Of Israel’s BRCA mutation carriers who show no signs of cancer, only 15 percent opt for preventive double mastectomy. Dr. Peretz is comfortable with this. Close monitoring is, she says, “an acceptable alternative. At Hadassah, we have a dedicated clinic for this high-risk population and are well placed to identify the disease at its earliest and most treatable stage.”
Hadassah’s high-risk clinic is a “one-stop shop for BRCA-mutation carriers from age 25,” says Dr. Luna Kadouri, a senior physician and genetic oncologist at the Sharett Institute. “They come to us twice a year for MRI mammography and breast and uterine ultrasound. They consult with the clinic’s oncologists, radiologists and gynecologists, fertility counselors, psychologists and social workers—and, when necessary, with its surgeons.”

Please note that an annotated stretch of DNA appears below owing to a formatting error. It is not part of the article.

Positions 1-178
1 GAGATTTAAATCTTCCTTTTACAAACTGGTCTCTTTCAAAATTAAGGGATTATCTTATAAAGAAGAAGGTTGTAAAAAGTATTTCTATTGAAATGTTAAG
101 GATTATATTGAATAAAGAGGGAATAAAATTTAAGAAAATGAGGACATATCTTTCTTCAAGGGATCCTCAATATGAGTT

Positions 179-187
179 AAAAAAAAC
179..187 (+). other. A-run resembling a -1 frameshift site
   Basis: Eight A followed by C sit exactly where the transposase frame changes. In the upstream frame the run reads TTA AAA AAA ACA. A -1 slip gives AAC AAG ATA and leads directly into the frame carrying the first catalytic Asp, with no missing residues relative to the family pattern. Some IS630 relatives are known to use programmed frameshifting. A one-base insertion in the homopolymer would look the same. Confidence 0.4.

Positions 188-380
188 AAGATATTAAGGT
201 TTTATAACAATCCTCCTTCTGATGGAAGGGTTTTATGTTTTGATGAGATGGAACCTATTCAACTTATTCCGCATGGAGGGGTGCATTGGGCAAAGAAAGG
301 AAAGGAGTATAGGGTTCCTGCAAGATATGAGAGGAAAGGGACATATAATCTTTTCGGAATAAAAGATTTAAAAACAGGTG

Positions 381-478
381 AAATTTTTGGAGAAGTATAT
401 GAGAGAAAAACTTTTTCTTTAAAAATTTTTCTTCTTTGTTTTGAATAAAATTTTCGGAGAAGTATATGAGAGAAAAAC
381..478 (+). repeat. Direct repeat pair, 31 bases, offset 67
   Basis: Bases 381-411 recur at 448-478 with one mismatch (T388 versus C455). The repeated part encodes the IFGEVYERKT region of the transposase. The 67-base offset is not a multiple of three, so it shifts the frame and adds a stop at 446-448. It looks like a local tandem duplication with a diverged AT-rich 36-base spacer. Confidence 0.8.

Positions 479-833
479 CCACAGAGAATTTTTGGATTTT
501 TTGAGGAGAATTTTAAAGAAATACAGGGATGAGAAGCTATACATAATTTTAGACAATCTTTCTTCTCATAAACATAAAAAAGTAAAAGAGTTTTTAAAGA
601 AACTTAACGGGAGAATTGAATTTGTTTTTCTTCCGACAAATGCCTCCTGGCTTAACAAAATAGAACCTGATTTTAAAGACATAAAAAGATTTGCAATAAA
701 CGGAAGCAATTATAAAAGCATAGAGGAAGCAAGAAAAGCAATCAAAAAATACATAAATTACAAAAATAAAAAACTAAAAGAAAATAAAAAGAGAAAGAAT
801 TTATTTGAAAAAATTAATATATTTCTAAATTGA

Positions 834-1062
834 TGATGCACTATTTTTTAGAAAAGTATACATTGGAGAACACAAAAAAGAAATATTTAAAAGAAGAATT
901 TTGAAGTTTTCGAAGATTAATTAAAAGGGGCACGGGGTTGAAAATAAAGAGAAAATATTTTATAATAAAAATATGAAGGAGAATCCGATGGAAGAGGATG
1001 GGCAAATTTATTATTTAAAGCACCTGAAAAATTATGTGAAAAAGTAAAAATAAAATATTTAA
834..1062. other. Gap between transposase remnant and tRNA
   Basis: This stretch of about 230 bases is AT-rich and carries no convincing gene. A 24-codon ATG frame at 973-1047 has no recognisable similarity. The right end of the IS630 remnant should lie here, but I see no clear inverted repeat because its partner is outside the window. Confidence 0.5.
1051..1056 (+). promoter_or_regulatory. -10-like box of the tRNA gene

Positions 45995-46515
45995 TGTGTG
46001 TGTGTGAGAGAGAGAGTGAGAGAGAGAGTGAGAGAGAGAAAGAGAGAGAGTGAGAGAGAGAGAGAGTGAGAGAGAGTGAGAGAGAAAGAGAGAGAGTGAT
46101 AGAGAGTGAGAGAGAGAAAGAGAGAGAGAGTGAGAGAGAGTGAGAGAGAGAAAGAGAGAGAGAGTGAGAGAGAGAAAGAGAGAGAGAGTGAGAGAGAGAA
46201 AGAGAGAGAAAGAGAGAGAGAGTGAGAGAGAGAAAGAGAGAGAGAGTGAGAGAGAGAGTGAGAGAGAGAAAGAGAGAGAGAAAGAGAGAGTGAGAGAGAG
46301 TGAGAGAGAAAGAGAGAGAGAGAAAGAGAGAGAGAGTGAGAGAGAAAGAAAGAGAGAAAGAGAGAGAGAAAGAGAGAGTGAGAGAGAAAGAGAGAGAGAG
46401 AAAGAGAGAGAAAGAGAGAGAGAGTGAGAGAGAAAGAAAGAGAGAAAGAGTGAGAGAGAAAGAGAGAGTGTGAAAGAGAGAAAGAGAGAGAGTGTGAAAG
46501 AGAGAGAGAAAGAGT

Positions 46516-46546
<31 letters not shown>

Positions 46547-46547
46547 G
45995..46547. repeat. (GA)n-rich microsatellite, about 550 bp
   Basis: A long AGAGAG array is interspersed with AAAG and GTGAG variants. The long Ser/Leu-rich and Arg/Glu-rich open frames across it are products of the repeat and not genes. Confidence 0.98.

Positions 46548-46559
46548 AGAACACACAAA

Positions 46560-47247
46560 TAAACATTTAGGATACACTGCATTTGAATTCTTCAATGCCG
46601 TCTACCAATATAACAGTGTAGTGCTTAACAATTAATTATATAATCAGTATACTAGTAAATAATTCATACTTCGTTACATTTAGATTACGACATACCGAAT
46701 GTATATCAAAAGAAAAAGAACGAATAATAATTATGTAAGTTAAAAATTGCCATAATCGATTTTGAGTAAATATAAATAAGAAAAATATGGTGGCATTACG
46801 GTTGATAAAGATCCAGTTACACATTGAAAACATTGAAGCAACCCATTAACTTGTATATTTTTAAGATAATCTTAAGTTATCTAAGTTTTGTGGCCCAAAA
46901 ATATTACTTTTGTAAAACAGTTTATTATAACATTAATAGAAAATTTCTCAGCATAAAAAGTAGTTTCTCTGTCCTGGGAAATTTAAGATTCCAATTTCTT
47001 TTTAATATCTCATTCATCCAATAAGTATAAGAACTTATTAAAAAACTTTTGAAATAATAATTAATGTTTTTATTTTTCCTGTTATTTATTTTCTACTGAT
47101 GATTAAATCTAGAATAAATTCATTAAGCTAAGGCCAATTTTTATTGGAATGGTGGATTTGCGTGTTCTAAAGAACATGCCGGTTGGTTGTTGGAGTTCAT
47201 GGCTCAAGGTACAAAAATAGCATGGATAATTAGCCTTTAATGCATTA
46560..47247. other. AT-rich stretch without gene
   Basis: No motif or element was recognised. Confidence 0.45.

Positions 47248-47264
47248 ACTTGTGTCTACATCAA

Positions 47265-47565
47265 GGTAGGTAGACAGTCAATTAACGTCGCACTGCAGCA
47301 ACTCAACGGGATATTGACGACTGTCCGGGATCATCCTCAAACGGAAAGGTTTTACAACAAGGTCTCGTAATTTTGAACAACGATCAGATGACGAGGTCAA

Dr. Kadouri has been active in genetic counseling and risk assessment in breast and ovarian cancer since the Clinic for Oncogenetic Counseling opened in 1995 in the Sharett Institute. She also works for the Center for Malignant Breast Diseases’ Risk Evaluation Program, counseling patients together with a medical oncologist. “In the general population,” she says, “we test for dozens of cancer genes, but in Jewish patients we begin by checking for the mutations we know are common among them.” With Dr. Peretz and collaborators from Hadassah’s Department of Genetics and Metabolic Diseases, she has found BRCA mutations specific to Jews of Yemenite and Kurdish origin. The team is currently investigating BRCA in Israel’s North African Jewish and Palestinian populations.